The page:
A new version of TrackMate: a tracking tool that integrates machine-learning and deep-learning algorithms

A new version of TrackMate: a tracking tool that integrates machine-learning and deep-learning algorithms


A new version of TrackMate is available now, with major changes that improve its versatility. TrackMate now integrates state-of-the-art segmentation algorithms from machine-learning and deep-learning such as StarDist, Ilastik and Weka.

TrackMate[1] is a Fiji plugin that address cell or organelle tracking in Life-Science microscopy images. Its main goals are to be user-friendly, interoperable and to serve as a platform to accelerate the development of novel tracking algorithms and analysis pipelines.

With this new version we rewrote almost entirely TrackMate so that it can integrate state-of-the-art segmentation algorithms and benefit from their output. For instance, TrackMate can now store, display, save, load and exploit object contours in 2D.

We also made a new application programming interface that will facilitate and accelerate reusing TrackMate in other analysis pipelines and allow 3rd party contributors to add new segmentation algorithms in TrackMate in an easy way. We used this API ourselves to add 7 new segmentation algorithms to TrackMate:

For instance, the StarDist[2] algorithm is integrated as two different detectors. The first one uses the built-in deep-learning model that can segment cell nuclei in fluorescence image in a wide range of situation. The robustness of the StarDist algorithm in turn positively impacts the robustness of tracking and allows for better detection of cell divisions with TrackMate tracking algorithms. This will facilitate cell migration studies.

The TrackMate StarDist integration also allows for specifying and using a custom deep-learning model. For instance, we trained a specific model to detect T-cells imaged in bright-field microscopy and track them over time. Before the emergence of such detection algorithms, the tracking of label-free cells was difficult.

We also integrated the ilastik[3] segmentation software. A TrackMate user can input an ilastik classifier to detect objects then track them. We used them to study the bacterial growth of Neisseria meningitidis clones. The output of this analysis pipeline offers the lineage of each single cell along with its morphology and how it evolves across cell divisions.

The new capabilities of TrackMate can be used to address applications beyond tracking. For instance, it is now possible to use TrackMate to perform the segmentation of 3D objects using a slice-by-slice approach. This approach consists in segmenting objects in each 2D section of a 3D stack, then merging the segmentation results along Z in a subsequent step. This can be done in TrackMate, using the tracking step for merging. We implemented a novel tracking algorithm to foster this application, the overlap tracker. We could use this approach combining the cellpose[4] algorithm in 2D to segment 3D images of Arabidopsis thaliana floral meristem.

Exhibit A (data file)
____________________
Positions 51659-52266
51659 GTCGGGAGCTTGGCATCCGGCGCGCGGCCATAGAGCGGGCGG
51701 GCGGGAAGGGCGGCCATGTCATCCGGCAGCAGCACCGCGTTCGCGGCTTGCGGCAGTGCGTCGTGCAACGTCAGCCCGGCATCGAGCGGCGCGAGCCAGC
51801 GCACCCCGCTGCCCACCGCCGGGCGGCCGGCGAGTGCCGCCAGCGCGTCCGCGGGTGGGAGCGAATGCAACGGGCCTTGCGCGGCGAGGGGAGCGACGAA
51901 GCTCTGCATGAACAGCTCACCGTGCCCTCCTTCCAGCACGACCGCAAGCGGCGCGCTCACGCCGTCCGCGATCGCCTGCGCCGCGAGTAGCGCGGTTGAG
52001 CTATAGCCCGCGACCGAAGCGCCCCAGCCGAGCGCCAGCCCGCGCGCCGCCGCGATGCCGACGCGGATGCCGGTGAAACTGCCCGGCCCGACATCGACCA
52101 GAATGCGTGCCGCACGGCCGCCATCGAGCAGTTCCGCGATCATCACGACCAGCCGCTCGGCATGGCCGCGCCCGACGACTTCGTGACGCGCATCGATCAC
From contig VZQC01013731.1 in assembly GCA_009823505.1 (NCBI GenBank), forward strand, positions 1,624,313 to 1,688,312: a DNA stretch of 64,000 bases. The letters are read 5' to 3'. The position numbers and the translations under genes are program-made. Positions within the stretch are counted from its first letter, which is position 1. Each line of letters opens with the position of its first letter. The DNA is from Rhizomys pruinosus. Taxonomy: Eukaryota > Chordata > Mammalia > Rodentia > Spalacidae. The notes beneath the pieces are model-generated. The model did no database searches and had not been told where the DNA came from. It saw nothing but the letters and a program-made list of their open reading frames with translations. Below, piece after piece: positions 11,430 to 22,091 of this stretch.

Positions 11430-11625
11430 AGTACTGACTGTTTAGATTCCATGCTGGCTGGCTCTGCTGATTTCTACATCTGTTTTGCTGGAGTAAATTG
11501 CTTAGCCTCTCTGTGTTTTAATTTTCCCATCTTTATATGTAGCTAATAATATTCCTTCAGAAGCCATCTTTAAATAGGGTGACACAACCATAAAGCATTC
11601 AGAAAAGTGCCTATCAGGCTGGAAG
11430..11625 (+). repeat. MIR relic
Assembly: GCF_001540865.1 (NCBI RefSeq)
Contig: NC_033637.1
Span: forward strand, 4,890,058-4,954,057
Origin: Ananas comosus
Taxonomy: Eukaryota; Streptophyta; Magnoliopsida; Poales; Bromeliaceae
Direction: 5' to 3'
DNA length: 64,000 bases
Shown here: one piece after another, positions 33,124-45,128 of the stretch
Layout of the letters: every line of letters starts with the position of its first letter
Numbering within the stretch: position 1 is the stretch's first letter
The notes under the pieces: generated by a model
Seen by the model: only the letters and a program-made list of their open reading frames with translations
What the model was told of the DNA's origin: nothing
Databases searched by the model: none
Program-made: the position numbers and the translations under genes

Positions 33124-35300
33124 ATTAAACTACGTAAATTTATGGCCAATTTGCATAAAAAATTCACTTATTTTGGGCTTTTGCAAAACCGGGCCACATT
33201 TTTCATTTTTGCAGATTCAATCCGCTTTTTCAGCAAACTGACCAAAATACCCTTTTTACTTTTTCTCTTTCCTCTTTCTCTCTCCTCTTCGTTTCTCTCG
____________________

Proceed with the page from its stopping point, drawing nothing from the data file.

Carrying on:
There are several other algorithms that are now offered to the TrackMate user, within a user-friendly software meant to interoperate with the key software of bioimage analysis. More importantly, TrackMate is an open-source academic software, and its new API will foster the development of new analysis pipeline with TrackMate and the integration of new algorithms by other developers, increasing the breadth of applications it can address for Life-Science researchers.

This new version of TrackMate is the product of a collaboration between the IAH facility (Institut Pasteur), part of the FBI Bioimage Informatics Node , the Jacquemet lab (Turku Bioscience Centre) , and the Dumenil lab (Institut Pasteur) .

Bringing TrackMate in the era of machine-learning and deep-learningDmitry Ershov, Minh-Son Phan, Joanna W. Pylvänäinen, Stéphane U. Rigaud, Laure Le Blanc, Arthur Charles-Orszag, James R. W. Conway, Romain F. Laine, Nathan H. Roy, Daria Bonazzi, Guillaume Duménil, Guillaume Jacquemet, Jean-Yves Tinevez bioRxiv 2021.09.03.458852; doi:

Contact: Jean-Yves Tinevez


[2] Alejandro F. Frangi, Julia A. Schnabel, Christos Davatzikos, Carlos Alberola-López, and Gabor Fichtinger Uwe Schmidt, Martin Weigert, Coleman Broaddus, and Gene Myers. Cell detection with star-convex polygons. In Alejandro F. Frangi, Julia A. Schnabel, Christos Davatzikos, Carlos Alberola-López, and Gabor Fichtinger, editors, Medical Image Computing and Computer Assisted Intervention – MICCAI 2018, pages 265–273, Cham, 2018. Springer International Publishing. doi:10.1007/978-3-030-00934-2_30.

[3] Stuart Berg, Dominik Kutra, Thorben Kroeger, Christoph N Straehle, Bernhard X Kausler, Carsten Haubold, Martin Schiegg, Janez Ales, Thorsten Beier, Markus Rudy, Kemal Eren, Jaime I Cervantes, Buote Xu, Fynn Beuttenmueller, Adrian Wolny, Chong Zhang, Ullrich Koethe, Fred A Hamprecht, and Anna Kreshuk. ilastik: interactive machine learning for (bio)image analysis. Nature Methods, 16(12):1226–1232, 2019. ISSN 1548-7105. doi:10.1038/s41592-019-0582-9.

[4] Carsen Stringer, Tim Wang, Michalis Michaelos, and Marius Pachitariu. Cellpose: a generalist algorithm for cellular segmentation. Nature Methods, 18(1):100–106, jan 2021. doi:10.1038/s41592-020-01018-x.

bioimage data analysisbioimagingdeep-learningImage analysismachine learningTrackmate